[1] http://www.nytimes.com/interactive/2016/07/07/sports/football/document-Hornung-v-Riddell-Filestamped-Complaint.html?_r=0

[2] http://www.nytimes.com/interactive/2016/07/07/sports/football/document-Hornung-v-Riddell-Filestamped-Complaint.html?_r=0

[3] http://nflconcussionlitigation.com/wp-content/uploads/2012/01/Master_Administrative_Long_Form_Complaint.pdf

[4] http://www.nytimes.com/2013/01/11/sports/football/junior-seau-suffered-from-brain-disease.html?_r=0

[5] http://www.cnn.com/2015/04/22/us/nfl-concussion-lawsuit-settlement/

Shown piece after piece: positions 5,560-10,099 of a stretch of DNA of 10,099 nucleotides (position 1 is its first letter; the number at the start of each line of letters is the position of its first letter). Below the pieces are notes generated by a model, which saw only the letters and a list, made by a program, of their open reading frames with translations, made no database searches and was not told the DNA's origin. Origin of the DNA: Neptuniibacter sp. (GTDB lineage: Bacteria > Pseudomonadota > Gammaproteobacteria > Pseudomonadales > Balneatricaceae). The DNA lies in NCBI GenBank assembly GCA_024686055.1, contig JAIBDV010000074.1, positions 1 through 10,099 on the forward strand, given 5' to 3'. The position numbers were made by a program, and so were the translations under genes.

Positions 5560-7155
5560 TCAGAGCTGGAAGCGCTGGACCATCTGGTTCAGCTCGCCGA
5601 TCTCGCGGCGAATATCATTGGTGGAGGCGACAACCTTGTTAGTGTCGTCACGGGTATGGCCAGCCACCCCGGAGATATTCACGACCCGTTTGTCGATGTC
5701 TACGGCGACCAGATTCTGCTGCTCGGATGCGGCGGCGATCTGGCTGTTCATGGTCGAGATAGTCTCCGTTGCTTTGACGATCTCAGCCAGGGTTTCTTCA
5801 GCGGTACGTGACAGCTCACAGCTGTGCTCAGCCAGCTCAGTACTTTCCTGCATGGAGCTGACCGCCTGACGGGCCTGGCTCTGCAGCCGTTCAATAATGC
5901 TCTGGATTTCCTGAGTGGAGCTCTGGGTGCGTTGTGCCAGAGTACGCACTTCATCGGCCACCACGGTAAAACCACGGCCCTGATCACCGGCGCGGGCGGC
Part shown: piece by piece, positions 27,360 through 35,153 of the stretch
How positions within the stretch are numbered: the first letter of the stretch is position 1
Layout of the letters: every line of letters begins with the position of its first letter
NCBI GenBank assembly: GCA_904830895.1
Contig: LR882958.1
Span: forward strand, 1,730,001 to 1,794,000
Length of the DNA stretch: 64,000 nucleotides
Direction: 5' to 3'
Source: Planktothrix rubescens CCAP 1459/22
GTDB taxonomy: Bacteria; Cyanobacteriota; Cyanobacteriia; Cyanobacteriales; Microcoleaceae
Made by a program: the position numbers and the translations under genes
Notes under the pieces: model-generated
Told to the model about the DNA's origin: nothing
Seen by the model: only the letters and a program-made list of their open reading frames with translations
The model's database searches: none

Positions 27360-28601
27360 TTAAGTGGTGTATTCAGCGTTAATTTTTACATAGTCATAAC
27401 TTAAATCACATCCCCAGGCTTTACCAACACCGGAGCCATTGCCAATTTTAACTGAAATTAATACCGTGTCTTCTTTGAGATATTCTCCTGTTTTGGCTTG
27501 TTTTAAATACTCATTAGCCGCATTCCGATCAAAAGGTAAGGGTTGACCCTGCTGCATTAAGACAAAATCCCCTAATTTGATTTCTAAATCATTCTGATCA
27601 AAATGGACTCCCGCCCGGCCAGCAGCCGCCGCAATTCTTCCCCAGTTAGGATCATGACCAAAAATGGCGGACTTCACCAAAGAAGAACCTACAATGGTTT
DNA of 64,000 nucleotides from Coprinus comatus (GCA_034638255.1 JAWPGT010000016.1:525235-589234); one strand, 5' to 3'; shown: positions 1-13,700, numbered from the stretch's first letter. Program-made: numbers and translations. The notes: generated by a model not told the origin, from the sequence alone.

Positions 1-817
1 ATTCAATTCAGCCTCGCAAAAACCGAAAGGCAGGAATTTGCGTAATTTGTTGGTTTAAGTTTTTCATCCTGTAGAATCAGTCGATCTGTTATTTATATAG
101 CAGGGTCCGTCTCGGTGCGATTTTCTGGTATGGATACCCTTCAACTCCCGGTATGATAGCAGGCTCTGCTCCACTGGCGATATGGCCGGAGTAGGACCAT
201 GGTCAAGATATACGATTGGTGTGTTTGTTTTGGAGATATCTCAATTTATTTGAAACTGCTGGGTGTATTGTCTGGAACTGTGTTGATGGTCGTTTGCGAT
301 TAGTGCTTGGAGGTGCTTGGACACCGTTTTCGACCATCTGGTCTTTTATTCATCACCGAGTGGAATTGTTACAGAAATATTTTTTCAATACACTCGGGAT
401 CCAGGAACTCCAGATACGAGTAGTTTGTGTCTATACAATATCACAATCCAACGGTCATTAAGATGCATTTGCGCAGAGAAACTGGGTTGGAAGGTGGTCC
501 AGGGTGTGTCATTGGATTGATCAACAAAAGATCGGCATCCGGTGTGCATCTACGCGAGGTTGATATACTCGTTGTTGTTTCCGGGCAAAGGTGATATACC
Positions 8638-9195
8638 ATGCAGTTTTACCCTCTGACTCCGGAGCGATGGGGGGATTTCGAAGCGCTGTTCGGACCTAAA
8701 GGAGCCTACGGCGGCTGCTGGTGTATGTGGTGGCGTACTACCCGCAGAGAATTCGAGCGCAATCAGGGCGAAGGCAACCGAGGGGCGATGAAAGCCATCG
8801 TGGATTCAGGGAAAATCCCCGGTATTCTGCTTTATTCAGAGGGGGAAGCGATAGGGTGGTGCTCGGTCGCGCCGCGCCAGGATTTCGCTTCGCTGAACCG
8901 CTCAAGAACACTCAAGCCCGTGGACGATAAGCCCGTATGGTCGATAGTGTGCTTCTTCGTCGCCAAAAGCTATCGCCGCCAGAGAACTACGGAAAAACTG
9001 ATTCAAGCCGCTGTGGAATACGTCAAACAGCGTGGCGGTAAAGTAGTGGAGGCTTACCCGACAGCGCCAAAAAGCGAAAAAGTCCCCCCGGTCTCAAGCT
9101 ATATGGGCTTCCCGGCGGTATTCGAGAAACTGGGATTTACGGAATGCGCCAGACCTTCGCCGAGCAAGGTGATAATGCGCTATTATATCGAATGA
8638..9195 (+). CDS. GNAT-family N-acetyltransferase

[6] http://www.chicagotribune.com/sports/football/ct-nfl-concussion-lawsuit-upheld-20160418-story.html

[7] http://espn.go.com/nfl/story/_/id/11816858/more-200-former-players-opt-nfl-concussion-settlement

[8] http://www.nbclosangeles.com/news/local/Riddell-Helmet-Lawsuit-Acuna-Football-Player-Injuries-251400581.html

[9] http://espn.go.com/espn/otl/story/_/id/9228260/report-warned-riddell-no-helmet-prevent-concussions-nfl-helmet-maker-marketed-one-such-anyway

[10] http://news.riddell.com/info/releases/research-shows-riddell-revolution-football-helmet-provides-better-protection-against-concussions

[11] http://www.cbssports.com/collegefootball/story/22072226/colo-jury-finds-riddell-negligent-in-helmet-suit